Last Friday evening, Governor Polis vetoed three bills that would have helped working Coloradans. Rally attendees will call on the Governor to take steps to stand with workers going forward -including engaging with workers this summer and fall to learn of the challenges they face- and to commit his final two years in office to signing policies that support worker rights and well-paying jobs.

HB24-1008 The bill would have protected workers in the construction industry who are victims of wage theft by requiring general contractors to ensure all workers are paid on the projects they build and that their subcontractors take responsibility for paying workers.

“Wage theft happens every single day at job sites across Colorado,” said Jonathan Morales, an impacted worker. “I’ve been a victim of wage theft and I know many, many others who have been. Governor Polis failed us with his vetoes. But there is a way to make it right and we hope he’ll finally meet with us and work with us in a meaningful way so all Colorado workers have the protections they deserve.”

Senator Jessia Danielson speaking at Stand with Workers Rally“The legislature passed HB1008 with strong majorities because it recognized that victims of wage theft need more protections and better ways to get the wages they earned,” said Jordan Jones, a Representative for the Western States Regional Council of Carpenters. “A lot of those workers are paycheck-to-paycheck and they needed the Governor to support them. He failed and now he owes it to those workers to meet with them and adopt real fixes so folks aren’t missing rent and mortgage payments, aren’t forced to skip meals, and can take care of their families.”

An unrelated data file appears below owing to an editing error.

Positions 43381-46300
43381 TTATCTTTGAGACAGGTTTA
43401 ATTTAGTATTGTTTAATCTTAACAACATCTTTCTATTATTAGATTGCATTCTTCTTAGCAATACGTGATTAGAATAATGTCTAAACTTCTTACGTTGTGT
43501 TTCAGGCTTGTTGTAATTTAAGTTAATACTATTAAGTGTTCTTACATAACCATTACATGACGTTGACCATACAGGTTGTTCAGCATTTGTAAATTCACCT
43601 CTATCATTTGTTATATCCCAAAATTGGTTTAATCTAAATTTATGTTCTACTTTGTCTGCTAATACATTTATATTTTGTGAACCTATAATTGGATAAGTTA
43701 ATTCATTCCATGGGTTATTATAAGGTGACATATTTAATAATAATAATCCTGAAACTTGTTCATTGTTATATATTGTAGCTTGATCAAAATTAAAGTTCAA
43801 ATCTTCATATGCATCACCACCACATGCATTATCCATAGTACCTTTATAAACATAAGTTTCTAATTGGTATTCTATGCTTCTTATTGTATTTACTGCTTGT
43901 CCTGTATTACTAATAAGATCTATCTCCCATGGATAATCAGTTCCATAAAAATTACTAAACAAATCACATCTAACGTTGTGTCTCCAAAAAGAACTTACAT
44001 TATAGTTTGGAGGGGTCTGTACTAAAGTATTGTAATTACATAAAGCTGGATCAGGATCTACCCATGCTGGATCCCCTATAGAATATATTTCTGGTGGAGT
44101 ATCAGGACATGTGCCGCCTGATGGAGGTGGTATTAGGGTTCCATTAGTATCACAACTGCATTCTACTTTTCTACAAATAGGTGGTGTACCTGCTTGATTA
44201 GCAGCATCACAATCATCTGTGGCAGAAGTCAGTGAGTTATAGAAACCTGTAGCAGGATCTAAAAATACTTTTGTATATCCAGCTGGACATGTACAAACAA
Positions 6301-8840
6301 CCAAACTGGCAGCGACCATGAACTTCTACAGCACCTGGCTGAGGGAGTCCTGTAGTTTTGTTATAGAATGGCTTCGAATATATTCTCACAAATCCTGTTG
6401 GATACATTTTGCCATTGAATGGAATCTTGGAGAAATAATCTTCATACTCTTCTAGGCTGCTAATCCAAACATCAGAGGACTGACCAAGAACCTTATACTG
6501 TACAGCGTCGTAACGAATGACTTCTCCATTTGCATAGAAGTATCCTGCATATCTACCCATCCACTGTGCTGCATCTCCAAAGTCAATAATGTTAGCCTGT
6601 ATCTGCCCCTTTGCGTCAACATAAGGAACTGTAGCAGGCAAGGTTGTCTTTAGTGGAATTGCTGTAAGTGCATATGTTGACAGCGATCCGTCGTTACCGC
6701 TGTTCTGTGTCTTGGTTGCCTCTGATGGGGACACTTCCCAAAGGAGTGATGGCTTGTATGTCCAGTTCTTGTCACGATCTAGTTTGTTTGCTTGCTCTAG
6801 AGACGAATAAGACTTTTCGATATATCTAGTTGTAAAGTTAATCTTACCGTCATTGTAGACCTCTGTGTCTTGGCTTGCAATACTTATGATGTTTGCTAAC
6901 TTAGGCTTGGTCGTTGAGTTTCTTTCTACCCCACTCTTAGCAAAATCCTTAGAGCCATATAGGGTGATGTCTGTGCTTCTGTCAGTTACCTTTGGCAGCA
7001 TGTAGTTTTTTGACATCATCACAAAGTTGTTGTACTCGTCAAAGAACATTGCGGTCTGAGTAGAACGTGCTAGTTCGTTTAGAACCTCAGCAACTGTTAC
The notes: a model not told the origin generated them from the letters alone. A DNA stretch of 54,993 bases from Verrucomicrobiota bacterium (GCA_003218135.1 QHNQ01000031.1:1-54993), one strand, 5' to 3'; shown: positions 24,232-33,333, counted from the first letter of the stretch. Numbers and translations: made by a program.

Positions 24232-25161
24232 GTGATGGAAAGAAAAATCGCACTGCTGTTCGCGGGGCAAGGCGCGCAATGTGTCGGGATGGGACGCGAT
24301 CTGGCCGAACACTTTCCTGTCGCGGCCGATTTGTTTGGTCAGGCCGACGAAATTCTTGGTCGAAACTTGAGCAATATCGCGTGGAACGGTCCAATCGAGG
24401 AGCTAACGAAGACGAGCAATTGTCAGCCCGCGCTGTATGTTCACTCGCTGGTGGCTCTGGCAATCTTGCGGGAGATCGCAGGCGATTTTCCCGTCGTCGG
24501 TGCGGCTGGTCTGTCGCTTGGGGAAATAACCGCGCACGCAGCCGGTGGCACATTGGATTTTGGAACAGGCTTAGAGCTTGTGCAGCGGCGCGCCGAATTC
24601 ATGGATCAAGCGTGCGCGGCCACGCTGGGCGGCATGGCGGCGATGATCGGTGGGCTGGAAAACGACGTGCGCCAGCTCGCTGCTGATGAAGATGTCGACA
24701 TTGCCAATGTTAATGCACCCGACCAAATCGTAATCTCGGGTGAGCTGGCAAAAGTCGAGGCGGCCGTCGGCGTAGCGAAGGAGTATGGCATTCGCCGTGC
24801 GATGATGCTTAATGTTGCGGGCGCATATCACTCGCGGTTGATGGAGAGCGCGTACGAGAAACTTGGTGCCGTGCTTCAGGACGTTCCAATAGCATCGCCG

HB24-1260 The bill would have prevented employers from retaliating against workers who choose to opt out of mandatory political or religious meetings in the workplace.

“These vetoes let down Colorado’s working families.” Said Sephanie Felix-Sowy, President of SEIU Local 105. “Workers across our state were counting on Governor Polis to sign these historic protections into law, including HB 1260 which would have protected workers from being forced to listen to religious, political or anti-union speech from their employer, and in failing to do so, he missed an opportunity to stand with workers. Moving forward, our members will continue to fight together every day to expand workers’ rights and protections, and to ensure that no worker in Colorado is left behind.”

Aurora Education Association member Bryan Lindstrom speaking at Stand with Workers Rally“I’m so disappointed in our Governor. Workers across Colorado put so much time into helping elect him because we believed he would be our champion.” said Bobby Schreiber, a life skills manager at Urban Peak and SEIU Local 105 member.  Seeing him veto historic protections like this is incredibly disappointing. Workers, especially those without a union, need to be protected from employer retaliation for simply not attending a meeting not related to their job, and he failed us.”

Colorado Education Association at Stand with Workers rally.